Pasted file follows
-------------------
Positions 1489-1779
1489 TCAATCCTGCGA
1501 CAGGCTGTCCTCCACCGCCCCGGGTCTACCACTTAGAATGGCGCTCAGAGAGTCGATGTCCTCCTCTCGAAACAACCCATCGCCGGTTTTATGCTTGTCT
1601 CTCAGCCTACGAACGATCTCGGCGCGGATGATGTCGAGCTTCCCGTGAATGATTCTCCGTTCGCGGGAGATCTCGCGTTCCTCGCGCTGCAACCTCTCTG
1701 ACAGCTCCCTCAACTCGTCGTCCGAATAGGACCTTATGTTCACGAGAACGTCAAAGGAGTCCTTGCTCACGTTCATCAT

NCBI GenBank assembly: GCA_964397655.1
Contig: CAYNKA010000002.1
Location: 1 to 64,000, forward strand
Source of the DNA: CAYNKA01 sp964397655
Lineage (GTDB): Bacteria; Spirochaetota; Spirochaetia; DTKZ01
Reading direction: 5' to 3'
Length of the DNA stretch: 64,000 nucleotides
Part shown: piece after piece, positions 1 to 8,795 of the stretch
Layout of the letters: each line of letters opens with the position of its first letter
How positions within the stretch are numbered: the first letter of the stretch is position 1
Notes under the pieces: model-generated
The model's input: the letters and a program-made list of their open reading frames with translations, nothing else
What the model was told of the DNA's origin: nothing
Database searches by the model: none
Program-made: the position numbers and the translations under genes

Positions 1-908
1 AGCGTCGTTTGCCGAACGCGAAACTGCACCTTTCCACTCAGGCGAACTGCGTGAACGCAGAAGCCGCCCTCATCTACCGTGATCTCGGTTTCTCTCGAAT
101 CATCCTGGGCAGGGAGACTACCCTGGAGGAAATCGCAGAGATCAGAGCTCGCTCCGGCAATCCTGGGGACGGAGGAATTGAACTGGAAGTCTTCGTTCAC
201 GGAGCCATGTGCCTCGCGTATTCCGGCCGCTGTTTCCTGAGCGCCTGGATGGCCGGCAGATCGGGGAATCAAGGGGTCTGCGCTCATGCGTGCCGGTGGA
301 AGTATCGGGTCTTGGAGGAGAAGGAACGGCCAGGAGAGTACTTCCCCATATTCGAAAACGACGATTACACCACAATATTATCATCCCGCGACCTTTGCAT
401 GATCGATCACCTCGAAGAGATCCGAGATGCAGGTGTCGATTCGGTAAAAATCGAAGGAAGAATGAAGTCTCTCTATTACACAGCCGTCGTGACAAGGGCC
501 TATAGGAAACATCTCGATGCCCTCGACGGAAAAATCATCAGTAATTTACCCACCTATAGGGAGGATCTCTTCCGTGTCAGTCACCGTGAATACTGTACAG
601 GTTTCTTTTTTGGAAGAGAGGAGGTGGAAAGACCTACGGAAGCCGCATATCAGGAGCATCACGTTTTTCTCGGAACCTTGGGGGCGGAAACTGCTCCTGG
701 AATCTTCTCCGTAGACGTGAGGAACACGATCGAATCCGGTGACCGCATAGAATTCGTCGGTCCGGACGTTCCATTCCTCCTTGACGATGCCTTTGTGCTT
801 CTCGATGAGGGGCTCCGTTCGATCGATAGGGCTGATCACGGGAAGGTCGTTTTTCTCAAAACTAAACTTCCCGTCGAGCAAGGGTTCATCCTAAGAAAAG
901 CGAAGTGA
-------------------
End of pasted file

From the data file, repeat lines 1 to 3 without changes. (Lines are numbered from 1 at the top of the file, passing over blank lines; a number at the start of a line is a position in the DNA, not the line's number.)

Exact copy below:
Positions 1489-1779
1489 TCAATCCTGCGA
1501 CAGGCTGTCCTCCACCGCCCCGGGTCTACCACTTAGAATGGCGCTCAGAGAGTCGATGTCCTCCTCTCGAAACAACCCATCGCCGGTTTTATGCTTGTCT